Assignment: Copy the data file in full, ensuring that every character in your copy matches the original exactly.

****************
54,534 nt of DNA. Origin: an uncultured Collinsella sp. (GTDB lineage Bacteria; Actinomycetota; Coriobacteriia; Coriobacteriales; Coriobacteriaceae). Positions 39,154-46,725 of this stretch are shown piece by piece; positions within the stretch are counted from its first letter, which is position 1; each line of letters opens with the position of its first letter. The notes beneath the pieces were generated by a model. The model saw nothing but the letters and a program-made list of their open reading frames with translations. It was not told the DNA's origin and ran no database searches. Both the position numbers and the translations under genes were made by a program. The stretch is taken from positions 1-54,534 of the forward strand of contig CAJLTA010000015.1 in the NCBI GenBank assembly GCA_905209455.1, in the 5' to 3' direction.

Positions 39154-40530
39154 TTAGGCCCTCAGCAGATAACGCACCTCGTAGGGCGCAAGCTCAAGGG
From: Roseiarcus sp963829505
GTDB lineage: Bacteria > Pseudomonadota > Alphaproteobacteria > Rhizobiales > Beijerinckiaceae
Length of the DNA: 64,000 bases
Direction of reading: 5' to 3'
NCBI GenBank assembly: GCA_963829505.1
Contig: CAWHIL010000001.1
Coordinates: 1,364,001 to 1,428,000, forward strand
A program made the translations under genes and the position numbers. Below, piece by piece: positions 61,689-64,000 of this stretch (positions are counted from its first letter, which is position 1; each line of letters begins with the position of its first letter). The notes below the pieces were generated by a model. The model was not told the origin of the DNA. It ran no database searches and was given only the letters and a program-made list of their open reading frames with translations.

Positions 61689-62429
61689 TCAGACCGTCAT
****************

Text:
54,534 nt of DNA. Origin: an uncultured Collinsella sp. (GTDB lineage Bacteria; Actinomycetota; Coriobacteriia; Coriobacteriales; Coriobacteriaceae). Positions 39,154-46,725 of this stretch are shown piece by piece; positions within the stretch are counted from its first letter, which is position 1; each line of letters opens with the position of its first letter. The notes beneath the pieces were generated by a model. The model saw nothing but the letters and a program-made list of their open reading frames with translations. It was not told the DNA's origin and ran no database searches. Both the position numbers and the translations under genes were made by a program. The stretch is taken from positions 1-54,534 of the forward strand of contig CAJLTA010000015.1 in the NCBI GenBank assembly GCA_905209455.1, in the 5' to 3' direction.

Positions 39154-40530
39154 TTAGGCCCTCAGCAGATAACGCACCTCGTAGGGCGCAAGCTCAAGGG
From: Roseiarcus sp963829505
GTDB lineage: Bacteria > Pseudomonadota > Alphaproteobacteria > Rhizobiales > Beijerinckiaceae
Length of the DNA: 64,000 bases
Direction of reading: 5' to 3'
NCBI GenBank assembly: GCA_963829505.1
Contig: CAWHIL010000001.1
Coordinates: 1,364,001 to 1,428,000, forward strand
A program made the translations under genes and the position numbers. Below, piece by piece: positions 61,689-64,000 of this stretch (positions are counted from its first letter, which is position 1; each line of letters begins with the position of its first letter). The notes below the pieces were generated by a model. The model was not told the origin of the DNA. It ran no database searches and was given only the letters and a program-made list of their open reading frames with translations.

Positions 61689-62429
61689 TCAGACCGTCAT